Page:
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Defining Pride: Lamar Savages

Posted at 9:09 PM, Aug 13, 2020

LAMAR — Driving into Lamar, you can immediately sense there is big pride in this small town of around 8,000 people. "Savage" pride.

"Whenever Savage comes to mind, I think Warrior," resident John Owens said. "We don't stop on the football field, we just push through it. Fighting all the way until the end."

Four years ago, the state commissioned an American Indian Representation Study and recommended Lamar eliminate its mascot and any derogatory names or images.

However, most people in the Southeastern Colorado town say their famed nickname is anything but offensive.

"Makes me proud to be a Savage when I go out and have something with Savages on it," resident Alvaro Canales said. "Makes me happy and proud of it."

The "Savage" nickname dates back to at least 1910 and some believe in light of recent events, it's time for the town to make a change.

"I understand it's a symbol of our local community but I can also see the ramifications of someone trying to create change and can be I believe, harmful to indigenous people," resident Mykinthia Ebron said.

A group called #Lamarproud brought a petition of more than one thousand signatures, some from the Native American community, to a Lamar school board meeting last month. The intention of the members was to push for a name change in the coming year.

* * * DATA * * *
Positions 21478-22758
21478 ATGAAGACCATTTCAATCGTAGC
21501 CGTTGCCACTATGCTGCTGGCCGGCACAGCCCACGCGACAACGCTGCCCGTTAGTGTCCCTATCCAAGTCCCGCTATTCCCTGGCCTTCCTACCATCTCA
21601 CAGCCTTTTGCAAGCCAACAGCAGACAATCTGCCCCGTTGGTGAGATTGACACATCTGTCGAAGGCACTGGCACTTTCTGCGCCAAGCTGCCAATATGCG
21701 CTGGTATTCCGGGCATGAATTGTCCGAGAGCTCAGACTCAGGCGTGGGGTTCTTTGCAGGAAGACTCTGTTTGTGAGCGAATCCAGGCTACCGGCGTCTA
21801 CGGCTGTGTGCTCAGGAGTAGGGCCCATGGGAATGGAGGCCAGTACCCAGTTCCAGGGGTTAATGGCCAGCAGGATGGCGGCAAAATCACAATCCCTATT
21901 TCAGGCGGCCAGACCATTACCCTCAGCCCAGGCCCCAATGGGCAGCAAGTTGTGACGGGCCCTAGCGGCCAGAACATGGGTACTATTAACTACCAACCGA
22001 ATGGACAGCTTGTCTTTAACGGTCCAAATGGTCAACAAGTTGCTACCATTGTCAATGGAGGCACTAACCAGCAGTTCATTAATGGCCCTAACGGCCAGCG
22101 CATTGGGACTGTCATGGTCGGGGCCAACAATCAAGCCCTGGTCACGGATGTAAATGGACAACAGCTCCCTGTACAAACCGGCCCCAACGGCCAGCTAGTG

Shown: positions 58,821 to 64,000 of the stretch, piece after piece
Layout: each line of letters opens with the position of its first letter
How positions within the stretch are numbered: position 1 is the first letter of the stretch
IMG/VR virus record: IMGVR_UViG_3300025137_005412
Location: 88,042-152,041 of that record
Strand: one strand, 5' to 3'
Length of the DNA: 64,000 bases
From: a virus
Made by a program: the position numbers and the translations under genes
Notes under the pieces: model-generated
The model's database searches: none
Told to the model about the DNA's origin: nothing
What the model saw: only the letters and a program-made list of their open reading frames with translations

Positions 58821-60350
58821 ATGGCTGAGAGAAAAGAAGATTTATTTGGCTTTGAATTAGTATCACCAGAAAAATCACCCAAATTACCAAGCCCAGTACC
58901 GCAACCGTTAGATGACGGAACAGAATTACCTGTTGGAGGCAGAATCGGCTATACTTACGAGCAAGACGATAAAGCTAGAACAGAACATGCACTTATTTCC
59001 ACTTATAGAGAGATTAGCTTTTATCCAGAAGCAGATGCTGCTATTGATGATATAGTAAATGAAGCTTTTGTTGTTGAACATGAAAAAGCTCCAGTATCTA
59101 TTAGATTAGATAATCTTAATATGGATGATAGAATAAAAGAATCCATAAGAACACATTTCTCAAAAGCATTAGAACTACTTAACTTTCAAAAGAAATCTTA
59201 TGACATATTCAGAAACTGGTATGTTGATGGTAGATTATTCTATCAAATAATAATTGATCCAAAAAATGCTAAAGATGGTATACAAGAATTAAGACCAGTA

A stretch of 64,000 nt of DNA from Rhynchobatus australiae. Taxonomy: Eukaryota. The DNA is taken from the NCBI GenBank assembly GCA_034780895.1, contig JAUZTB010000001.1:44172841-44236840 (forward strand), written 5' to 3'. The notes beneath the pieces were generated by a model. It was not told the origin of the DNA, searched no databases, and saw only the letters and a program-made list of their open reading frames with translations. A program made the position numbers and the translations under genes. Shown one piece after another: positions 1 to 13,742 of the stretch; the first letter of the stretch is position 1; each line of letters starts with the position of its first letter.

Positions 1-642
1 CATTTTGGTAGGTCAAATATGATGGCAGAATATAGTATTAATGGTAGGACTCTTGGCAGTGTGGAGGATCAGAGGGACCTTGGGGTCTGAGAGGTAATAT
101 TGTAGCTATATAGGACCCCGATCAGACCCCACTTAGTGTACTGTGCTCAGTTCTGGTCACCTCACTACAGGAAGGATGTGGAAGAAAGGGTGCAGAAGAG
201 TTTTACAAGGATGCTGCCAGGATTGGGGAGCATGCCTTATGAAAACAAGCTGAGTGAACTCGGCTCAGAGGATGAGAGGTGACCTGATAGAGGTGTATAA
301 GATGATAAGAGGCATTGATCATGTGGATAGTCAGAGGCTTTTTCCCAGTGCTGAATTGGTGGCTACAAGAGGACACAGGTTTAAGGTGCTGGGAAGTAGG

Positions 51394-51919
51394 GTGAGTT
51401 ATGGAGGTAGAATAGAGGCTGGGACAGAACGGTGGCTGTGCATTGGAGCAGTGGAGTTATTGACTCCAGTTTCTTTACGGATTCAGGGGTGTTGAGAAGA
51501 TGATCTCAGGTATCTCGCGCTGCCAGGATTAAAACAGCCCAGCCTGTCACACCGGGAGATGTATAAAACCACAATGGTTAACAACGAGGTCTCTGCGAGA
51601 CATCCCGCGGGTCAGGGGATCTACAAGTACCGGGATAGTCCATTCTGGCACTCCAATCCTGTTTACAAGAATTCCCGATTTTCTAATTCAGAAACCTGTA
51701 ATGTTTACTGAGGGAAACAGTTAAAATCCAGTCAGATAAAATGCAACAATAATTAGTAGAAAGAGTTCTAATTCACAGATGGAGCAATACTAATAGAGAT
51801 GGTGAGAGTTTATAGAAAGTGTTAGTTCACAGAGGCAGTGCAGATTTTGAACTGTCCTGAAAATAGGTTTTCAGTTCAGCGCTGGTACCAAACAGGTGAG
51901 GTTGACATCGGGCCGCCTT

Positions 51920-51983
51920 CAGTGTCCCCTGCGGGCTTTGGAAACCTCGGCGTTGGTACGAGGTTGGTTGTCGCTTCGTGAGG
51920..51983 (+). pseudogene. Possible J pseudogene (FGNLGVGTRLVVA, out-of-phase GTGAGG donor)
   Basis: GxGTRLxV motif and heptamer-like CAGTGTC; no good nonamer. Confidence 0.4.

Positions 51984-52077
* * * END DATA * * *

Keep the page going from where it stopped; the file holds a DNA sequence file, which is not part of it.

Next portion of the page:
On a loaded docket, which included safety for the new school year during a pandemic and the search for a new superintendent, the petition was not a priority for board members and the discussion was tabled.

"Those names are too loaded to justify," Colorado College Professor of Anthropology and Yaqui descendant Christina Leza said.

"I'd say about 50% of community residents are for maintaining the "Savage" pride symbol and the other half are ready for change," Ebron said.

As the national discussion continues on effecting change in U.S. sports from the pros to the preps, some wonder if the prideful town of Lamar will reflect deeper on their small part of the bigger conversation.

"If you really want to somehow engage with the history and continued presence of the Native American people in the region and have that be a proud part of your school culture, there needs to be more conversation and consideration of how that can be done," Leza said.